Ole Larson's Folks

I apologize for almost three months of silence. There has been a lot happening, and I am remiss in not reporting sooner.

Since my series on the Erickson family, I have corresponded with another shirttail relative, who is a descendant of Elsie Sletten (b. 1867) and Ole Hoff, and traced the Hoff line back a couple of generations in Norway. Two biological third-cousins on the Moen side have also been in touch. They are both descendants of John Moen (1867-1912), brother of great-grandpa Gunder Moen, and co-descendant with us Moen-Larsons of Torger Gundersen Moen (1829-1928) and Anne Haagensdatter Bakkehaugen.



Date of photos unknown


Then, last month, the floodgates opened. At cousin Marcia’s urging, I bought a DNA test from 23andMe, not expecting any sudden or spectacular discoveries. But when the results came back, boy, was I surprised.

Mind you, I am not ready to post explanations of DNA in all its complexity; I am very much a novice in the field, and learning at a slow curve. But as we go, I will try to explain enough for you to follow my train of thought.

My complete results included a rather long list of “DNA relatives,” along with other interesting estimates. For example, the current model in use puts me at only 17% Scandinavian. That sounds too low, as all of my Dad’s ancestors came from Norway, from a social class unlikely to have intermarried with foreigners in recent generations. Also (the latest big thing in DNA), I am 2.6% Neanderthal! That explains a lot — I wondered what made me so clumsy 🙂

Back to the DNA relatives: Topping my list is, of course, Marcia herself, correctly predicted to be my first cousin. There were over 400 more potential matches with predictions of 2nd-5th cousins. I could not view most of the names (they were kept private by the users), but of the hundred or so “public matches” (made their names public), I didn’t recognize a single one. That surprised me a bit, since I know the names of all or nearly all first and second cousins, and a good many third (especially on the Norwegian side).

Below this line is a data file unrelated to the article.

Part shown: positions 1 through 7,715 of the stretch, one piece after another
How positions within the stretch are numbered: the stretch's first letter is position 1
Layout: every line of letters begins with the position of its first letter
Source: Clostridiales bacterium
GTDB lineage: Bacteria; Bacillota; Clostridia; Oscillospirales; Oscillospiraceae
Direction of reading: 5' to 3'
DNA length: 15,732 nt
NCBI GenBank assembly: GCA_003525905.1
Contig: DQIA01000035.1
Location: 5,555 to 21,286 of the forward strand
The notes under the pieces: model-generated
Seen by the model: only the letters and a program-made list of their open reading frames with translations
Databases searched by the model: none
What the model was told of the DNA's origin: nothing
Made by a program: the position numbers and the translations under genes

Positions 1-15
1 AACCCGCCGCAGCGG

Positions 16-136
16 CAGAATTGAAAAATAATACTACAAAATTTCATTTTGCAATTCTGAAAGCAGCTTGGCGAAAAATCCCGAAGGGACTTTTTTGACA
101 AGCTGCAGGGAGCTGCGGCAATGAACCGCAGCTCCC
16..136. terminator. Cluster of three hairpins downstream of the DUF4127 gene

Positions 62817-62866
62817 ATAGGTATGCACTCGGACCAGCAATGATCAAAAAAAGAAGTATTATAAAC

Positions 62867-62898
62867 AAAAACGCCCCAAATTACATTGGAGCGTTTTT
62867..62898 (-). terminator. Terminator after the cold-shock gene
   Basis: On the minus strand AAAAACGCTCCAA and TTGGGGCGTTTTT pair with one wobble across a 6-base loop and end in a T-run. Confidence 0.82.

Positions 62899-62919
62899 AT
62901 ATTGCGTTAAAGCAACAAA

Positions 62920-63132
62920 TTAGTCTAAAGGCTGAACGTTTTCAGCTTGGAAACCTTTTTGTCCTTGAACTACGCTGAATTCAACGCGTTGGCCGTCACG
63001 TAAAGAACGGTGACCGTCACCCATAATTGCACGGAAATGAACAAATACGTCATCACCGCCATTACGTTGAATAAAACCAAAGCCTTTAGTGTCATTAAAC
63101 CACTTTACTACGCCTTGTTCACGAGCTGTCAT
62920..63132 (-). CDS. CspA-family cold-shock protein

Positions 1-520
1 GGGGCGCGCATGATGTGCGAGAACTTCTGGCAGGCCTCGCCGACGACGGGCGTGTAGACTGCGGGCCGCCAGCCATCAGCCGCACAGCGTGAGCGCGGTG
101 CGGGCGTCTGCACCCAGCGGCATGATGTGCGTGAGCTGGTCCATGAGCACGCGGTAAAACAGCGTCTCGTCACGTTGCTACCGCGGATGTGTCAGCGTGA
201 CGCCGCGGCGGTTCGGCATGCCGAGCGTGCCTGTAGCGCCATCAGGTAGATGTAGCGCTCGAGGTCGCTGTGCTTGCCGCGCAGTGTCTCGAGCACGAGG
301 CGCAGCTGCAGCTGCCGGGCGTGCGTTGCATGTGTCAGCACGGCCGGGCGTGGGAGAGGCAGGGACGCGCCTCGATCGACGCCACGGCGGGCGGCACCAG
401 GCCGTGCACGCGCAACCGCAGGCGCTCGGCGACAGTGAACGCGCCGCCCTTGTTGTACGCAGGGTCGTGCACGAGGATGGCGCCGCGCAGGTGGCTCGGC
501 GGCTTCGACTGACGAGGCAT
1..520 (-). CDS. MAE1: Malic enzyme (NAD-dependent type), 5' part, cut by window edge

One of the “public” names, though, did catch my eye: Joanne Lillevold, a U.S. resident with origins in Oppland, Norway, among other places, was estimated to be my third to fifth cousin. Lillevold is obviously a Norwegian farm name, although I had never heard it before. I knew it was not related to the farm name Lillegard, which is important in the Larson family story, but even so, the similarity prompted me to make Joanne Lillevold the first of my new “DNA relatives” that I attempted to contact.

Well, it turns out that Joanne has done extensive research on her Norwegian heritage, and that she does indeed have ancestry at Lillegard, even though the two farms have no relationship to each other. Not only that, but Joanne has developed a new connection from the Larsons (and Lillevolds) back to ancient Norse royalty, and a truly hair-raising story of intrigue and murder involving a distant great-grandmother. So fasten your seat belts, we are about to launch on an exciting journey, including a skeleton in our shared closet that will make Anne Larsdatter’s prison experience seem like a cake walk.



Lillegard, viewed from ancient site of Sødorp church

Out of Sweden, part 3
Another New Cousin?!

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